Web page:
Jamaica Money Market Brokers (JMMB) Business Support Officer, Jody Henry (right), helps a homeless man with a pair of shoes, at the Council of Voluntary Social Services (CVSS) Day of Care, at the St. William Grant Park, downtown Kingston on December 1. On the day, the CVSS catered to some 850 homeless and disadvantaged persons, offering care packages, clothing, a hot breakfast and lunch, medical assessment and edutainment on various health and social issues.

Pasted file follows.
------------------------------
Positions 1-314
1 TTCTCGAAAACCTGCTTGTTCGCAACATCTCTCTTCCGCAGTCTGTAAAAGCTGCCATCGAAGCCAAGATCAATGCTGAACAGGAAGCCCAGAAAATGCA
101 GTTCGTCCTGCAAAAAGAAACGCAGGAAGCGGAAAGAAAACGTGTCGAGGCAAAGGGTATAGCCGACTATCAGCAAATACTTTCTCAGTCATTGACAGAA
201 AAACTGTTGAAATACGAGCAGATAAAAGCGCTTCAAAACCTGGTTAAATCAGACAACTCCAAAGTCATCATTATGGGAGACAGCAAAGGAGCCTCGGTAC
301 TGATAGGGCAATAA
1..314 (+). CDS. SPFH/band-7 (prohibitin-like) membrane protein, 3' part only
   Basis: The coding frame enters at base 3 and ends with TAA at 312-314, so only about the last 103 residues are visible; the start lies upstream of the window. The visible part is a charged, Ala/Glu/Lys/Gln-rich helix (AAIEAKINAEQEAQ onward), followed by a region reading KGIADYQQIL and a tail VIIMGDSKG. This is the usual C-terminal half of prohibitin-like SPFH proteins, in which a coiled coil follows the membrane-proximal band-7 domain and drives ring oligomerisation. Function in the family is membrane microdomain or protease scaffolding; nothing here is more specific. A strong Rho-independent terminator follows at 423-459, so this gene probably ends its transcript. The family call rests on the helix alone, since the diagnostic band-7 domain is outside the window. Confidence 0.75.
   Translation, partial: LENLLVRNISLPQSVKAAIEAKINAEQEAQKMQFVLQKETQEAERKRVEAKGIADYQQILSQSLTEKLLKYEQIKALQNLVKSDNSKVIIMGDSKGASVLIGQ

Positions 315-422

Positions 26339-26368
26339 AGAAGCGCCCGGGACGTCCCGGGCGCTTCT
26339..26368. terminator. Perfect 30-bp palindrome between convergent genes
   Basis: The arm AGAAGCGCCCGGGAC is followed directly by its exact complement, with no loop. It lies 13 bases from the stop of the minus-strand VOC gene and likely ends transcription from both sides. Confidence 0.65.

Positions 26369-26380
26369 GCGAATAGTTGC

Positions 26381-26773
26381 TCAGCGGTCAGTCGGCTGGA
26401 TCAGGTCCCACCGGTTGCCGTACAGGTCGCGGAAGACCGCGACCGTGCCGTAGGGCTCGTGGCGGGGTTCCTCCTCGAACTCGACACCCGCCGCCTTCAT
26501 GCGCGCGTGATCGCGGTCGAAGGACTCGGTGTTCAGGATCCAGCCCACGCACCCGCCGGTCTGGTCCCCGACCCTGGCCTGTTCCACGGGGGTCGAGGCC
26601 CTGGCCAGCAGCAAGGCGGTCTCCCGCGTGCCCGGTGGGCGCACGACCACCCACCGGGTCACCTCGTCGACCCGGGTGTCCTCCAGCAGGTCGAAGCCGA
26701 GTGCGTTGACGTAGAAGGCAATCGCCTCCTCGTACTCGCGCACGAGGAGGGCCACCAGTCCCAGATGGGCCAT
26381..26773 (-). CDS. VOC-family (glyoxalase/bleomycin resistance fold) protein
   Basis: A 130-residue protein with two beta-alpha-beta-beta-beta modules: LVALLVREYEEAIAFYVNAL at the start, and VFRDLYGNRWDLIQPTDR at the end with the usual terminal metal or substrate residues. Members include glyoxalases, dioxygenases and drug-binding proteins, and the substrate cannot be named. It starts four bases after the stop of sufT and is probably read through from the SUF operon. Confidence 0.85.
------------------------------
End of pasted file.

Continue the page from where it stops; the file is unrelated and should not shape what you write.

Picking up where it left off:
APTN National NewsA Manitoba newspaper has shutdown its Facebook page because of vulgar and racist anti-Aboriginal comments.Editors with the Thompson Citizen said they were left with no choice. They simply couldn’t abide the “evil” their Facebook page was attracting.Here is the Citizen post in its entirety published with permission:BY JOHN BARKEREDITOR@THOMPSONCITIZEN.NETToday the Thompson Citizen ends its presence on Facebook, a presence we have had on Mark Zuckerberg’s Palo, Alto, California social media website since March 10, 2010. As this story is posted, we are in the process of disabling our Facebook page.Thompson Citizen publisher Brent Fitzpatrick, general manager Lynn Taylor and editor John Barker all concurred on the decision to end the newspaper’s Facebook presence.We won’t mince words here. We’re leaving because for some time commenters have been posting virulently racist anti-aboriginal comments on our page and tagging photos in a similar way, including our profile photo of the Thompson Citizen building this morning.It ends here.This newspaper is not going to stand by and let anti-aboriginal racists and haters spew their evil on a vehicle we’re facilitating them using.We can’t control Facebook to any real extent, nor can we control what commenters think and say. Nor should we. But we can control where we have an online presence and where we don’t. Newspapers, needless to say, are about free speech and the exchange of ideas in a democracy, often hotly contested ones, so leaving Facebook is not an easy decision. But it is the right one.If you want to know where we stand as a newspaper, read our editorial, “Thompson: ‘A house divided against itself cannot stand.’” You can read it in print or find it online at: http://www.thompsoncitizen.net/article/20130130/THOMPSON0302/301309990/-1/thompson0302/thompson-a-house-divided-against-itself-cannot-standAs a newspaper, you want to report the news, not be the news. As of this morning, we had an all-time high of 2,867 Facebook “friends” and Facebook itself counted one billion active users as of last October – meaning it had officially registered one-seventh of Earth’s population. So, again leaving is not a step we take lightly. And we also know many Thompsonites have an affinity for Facebook that would make it the first place they would go look for us, even more so for some readers than our own website. That’s the reality.Facebook is not our website. That, too, is reality. We were guests there just like other users. While we could adjust some of our privacy settings, it was very, very difficult, if we were going to allow for “commenting” for any of our in-house “administrators” here to filter or control what was “posted” on our Facebook “wall” before it was posted, or published, as it were.If a comment was deemed in our judgment to be offensive or inappropriate, we were almost always in the position of dealing with it after the fact. Some of our readers seem to think we’re somehow “responsible” for our Facebook page and imagine we can control it to a degree that is not possible. Sorry, can’t be done. So the “responsible” action for us to take is to say, sayonara, Facebook. Alas, racism never sleeps. Sadly, we don’t expect that to change by our leaving Facebook, but we’re not going to be a party to it on social media.When former general manager Donna Wilson had the Thompson Citizen join Facebook almost three years ago, we hoped it would be a way to engage our online readers by showcasing our own stories and photos on our newspaper website at www.thompsoncitizen.com; allowing readers to comment, if they wished. Either we were a bit naive to the potential for malicious mischief or the world of 2010 was a more innocent place. Perhaps some of both are true.We also used our Facebook page frequently to post hypertext links to other media outlets carrying stories, photos and even opinion pieces we thought might interest and engage our readers, as well as blogs, Twitter feeds on occasion and YouTube videos. We also allowed our Facebook “friends” to post sometimes on our page; items like “lost pets” or maybe an upcoming charity event. You name it. It was a wide and eclectic mix. You might see a CBC, Winnipeg Free Press, Aboriginal Peoples Television Network (APTN), or stories from many, many other outlets linked to on our Facebook page for an hour, a few hours, a day, etc., depending on the news cycle.It didn’t mean we endorsed what the other media were saying; it was meant simply to promote thinking and lively discussion, an order far too often exactly reversed on social media sites such as Facebook, we have found.Why online commenting on news stories seems so often to bring out the worst in some people is a puzzle that researchers continue to study and those of us in the media never cease to wonder about. Is it the anonymity afforded them by many commenting modules that don’t require real names, but only pseudonyms as usernames the problem? Perhaps. It seems likely much of what is said in online commenting would never be said face-to-face, person-to-person. If you are interested in a broader discussion on some of these issues, you might check out these links: “Robert Fisk: Anonymous comments and why it’s time we all stop drinking this digital poison” at http://www.independent.ie/opinion/comment/robert-fisk-anonymous-comments-and-why-its-time-we-all-stop-drinking-this-digital-poison-3349527.html, or Margaret Sullivan: Seeking a return to civility in online comments at http://fores.blogs.uv.es/2010/06/22/01-seeking-a-return-to-civility-in-online-comments/, or Katie Roiphe’s Slate magazine article, “What’s wrong with angry commenters?” at http://www.slate.com/articles/life/roiphe/2011/12/what_s_wrong_with_angry_commenters_.htmlBut Facebook requires users to use their real names (obviously some don’t) so anonymity wasn’t the problem in main for us there. Some of our most virulent, racist anti-aboriginal comments have come from commenters who were more than happy to sign their real names.We will continue – at least for the time being – to allow commenting on DISQUS created by Big Head Labs, Inc. and founded in San Francisco in 2007 by Daniel Ha and Jason Yan as a networked full discussion community platform, built on the Django high-level Python web framework, for you techno-geeks out there.But again DISQUS is not our company. We’re a customer using their software. While its filtering and moderation options are more effective than the free-for-all on Facebook, it, too, is far from perfect in screening out offensive or racist comments. So we’ll be watching read more